How I Survived My First Pediatrician Visit as a New Mom

Almost two years ago my son was born. As I think about how much has changed since he was born, I’m reminded of what we went through at his first checkup. Today I’d like to share the story of my very first pediatrician visit as a new mom.

First Pediatrician Visit

When my son was born, we had a rough and rocky start, and I was just glad to get home where I felt more comfortable trying to figure out all the ins and outs of breastfeeding, caring for a newborn, and tackling my own recovery.

We delivered at 38 weeks, and I still hadn’t found a pediatrician that would take our insurance. At the hospital, the pediatrician who worked with us recommended we check out a pediatrician near our house that was conveniently in network, so we decided to just start there. A week after his delivery, we went to the new pediatrician’s office for our very first checkup. We walked into the small office to be greeted by a nurse with the doctor close behind her in the small entrance. She checked us in, gave us paperwork to fill out, and left us to our own devices as we filled out the papers. My husband worked to keep our newborn occupied in the car seat and made small talk with another couple whose baby was only slightly older than ours.

When we were called back, I was irritated as the nurse proceeded to refer to my son as “she” and “her.” We corrected her multiple times, but she never seemed to get it and continued to refer to our son as a girl. She checked his weight and length and asked some questions about his birth stats before leaving. Shortly afterward the doctor joined us. He introduced himself and shared how long he’d been practicing in the area. He seemed nice enough but was all business and immediately concerned about my son’s health. He did his own examination of my now-screaming infant, who was distressed from lying on a cold table and being poked and prodded.

After a few minutes of examination, the doctor stepped back and indicated I could take my son. He told us he was very concerned about my son’s weight loss and thought he might be dehydrated. I was horrified because I had no clue anything was wrong. I didn’t know what signs to look for and was still suffering from my own problems with recovery. The doctor zeroed in on me and began asking questions about how our feeding was going.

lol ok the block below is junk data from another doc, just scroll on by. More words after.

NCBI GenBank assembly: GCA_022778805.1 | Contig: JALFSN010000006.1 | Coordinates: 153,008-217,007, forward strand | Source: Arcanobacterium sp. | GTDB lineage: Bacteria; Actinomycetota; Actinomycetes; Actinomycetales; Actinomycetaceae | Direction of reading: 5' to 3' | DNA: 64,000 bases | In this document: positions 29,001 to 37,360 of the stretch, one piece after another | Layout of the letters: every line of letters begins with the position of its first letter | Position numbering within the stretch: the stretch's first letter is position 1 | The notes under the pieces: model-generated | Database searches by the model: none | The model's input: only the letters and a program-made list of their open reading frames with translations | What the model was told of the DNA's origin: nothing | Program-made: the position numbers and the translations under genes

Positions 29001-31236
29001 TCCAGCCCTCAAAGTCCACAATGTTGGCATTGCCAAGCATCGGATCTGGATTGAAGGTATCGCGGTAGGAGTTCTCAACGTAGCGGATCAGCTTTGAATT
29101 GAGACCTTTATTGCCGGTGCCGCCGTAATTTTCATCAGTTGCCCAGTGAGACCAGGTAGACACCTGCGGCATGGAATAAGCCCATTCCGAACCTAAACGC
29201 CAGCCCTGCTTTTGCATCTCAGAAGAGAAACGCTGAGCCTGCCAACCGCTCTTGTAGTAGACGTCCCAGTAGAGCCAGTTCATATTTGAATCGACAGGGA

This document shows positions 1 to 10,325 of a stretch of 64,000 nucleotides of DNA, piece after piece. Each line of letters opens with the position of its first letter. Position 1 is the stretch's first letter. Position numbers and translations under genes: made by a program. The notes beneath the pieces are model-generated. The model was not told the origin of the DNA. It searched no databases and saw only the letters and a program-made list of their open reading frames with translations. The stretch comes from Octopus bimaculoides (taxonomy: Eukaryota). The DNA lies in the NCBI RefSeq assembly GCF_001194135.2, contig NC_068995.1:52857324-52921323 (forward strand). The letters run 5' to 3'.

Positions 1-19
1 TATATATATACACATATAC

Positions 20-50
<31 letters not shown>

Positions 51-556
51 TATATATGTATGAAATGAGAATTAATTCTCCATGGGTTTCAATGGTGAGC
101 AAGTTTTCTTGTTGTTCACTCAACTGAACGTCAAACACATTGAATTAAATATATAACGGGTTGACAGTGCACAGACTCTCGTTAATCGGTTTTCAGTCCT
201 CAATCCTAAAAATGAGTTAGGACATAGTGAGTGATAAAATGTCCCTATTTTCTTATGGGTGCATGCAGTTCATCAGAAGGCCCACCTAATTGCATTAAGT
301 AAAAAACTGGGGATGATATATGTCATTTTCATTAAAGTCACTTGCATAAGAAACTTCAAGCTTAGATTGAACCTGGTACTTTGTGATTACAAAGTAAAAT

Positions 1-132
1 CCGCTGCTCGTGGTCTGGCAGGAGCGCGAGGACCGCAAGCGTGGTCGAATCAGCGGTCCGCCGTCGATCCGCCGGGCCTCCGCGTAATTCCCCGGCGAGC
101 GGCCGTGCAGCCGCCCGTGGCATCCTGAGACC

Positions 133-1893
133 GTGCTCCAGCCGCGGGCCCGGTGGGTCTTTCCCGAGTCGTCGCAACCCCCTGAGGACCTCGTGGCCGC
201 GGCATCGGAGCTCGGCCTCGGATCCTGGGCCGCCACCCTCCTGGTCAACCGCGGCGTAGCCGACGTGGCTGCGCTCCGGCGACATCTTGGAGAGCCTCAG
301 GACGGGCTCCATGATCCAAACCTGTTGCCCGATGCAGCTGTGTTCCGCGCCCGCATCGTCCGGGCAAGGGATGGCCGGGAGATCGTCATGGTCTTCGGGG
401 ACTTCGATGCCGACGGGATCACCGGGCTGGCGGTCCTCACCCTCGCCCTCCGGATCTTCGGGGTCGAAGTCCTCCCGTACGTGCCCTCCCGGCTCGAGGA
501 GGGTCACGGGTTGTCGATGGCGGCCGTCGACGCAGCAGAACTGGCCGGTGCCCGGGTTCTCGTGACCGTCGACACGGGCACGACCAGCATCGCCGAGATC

I’m honestly not sure if it was a miscommunication or difference in culture or even perhaps being stereotyped because we were on TennCare at the time. Whatever it was, the doctor’s demeanor changed from calmly polite to more demanding and brusque. He insisted that I nurse my son in front of him to see if I was doing something wrong.

I tried.

I sat in the cold office with my husband next to me and unhooked my nursing bra. I brought my son up to my breast and tried to placate the doctor who stood opposite us, looking on with clinical detachment that seemed menacing to my sleep-deprived brain. But between the stressful circumstances and my son’s angry crying, the attempt was a complete failure.

Then the doctor said the words that stuck with me for months and exacerbated my postpartum depression and anxiety. He looked me in the eyes as I sat with my son against me and said, “You’re not feeding your baby. You have no milk.”

Immediately after that, he started making arrangements to send us to Children’s Hospital ER. However, during that time, he repeated those words two or three more times as I put myself back together, trying not to sob my eyes out about the whole situation. My husband, on the other hand, was getting visibly angry with the man for his treatment and complete dismissal of us. I had to get a handle on my emotions quickly because I could tell my husband felt like the doctor was attacking me, and he wanted to defend me from the man’s accusations.

Now in hindsight and even at the time, we understood from the doctor and the measurements we heard that our son was in danger. I’m so glad he sent me to Children’s Hospital to get professional help because we were having more problems than anyone realized. However in the moment, I was a very new mom with no clue what I was doing, trying to recover from a somewhat traumatic delivery, and this doctor had called into question the very essence of my parenting.

For months after that visit, I struggled with hearing those words over and over in my head. It was a battle to get my son to gain weight. We visited doctors, specialists, lactation consultants, and even a chiropractor to try to get to the root of our issues. And it all started from those two short sentences: “You’re not feeding your baby. You have no milk.”

I can say now that I’m grateful to that doctor for getting us to the emergency room that awful afternoon. I can’t say I appreciate his bedside manner with a new mom, and I’ll admit we never went back to him. We changed doctors as soon as we were released from Children’s Hospital, and I canceled his follow-up visit with that pediatrician. I couldn’t take the censure and judgment he laid at my door.

But if I had to see him again, I would thank him for sending us to the hospital.

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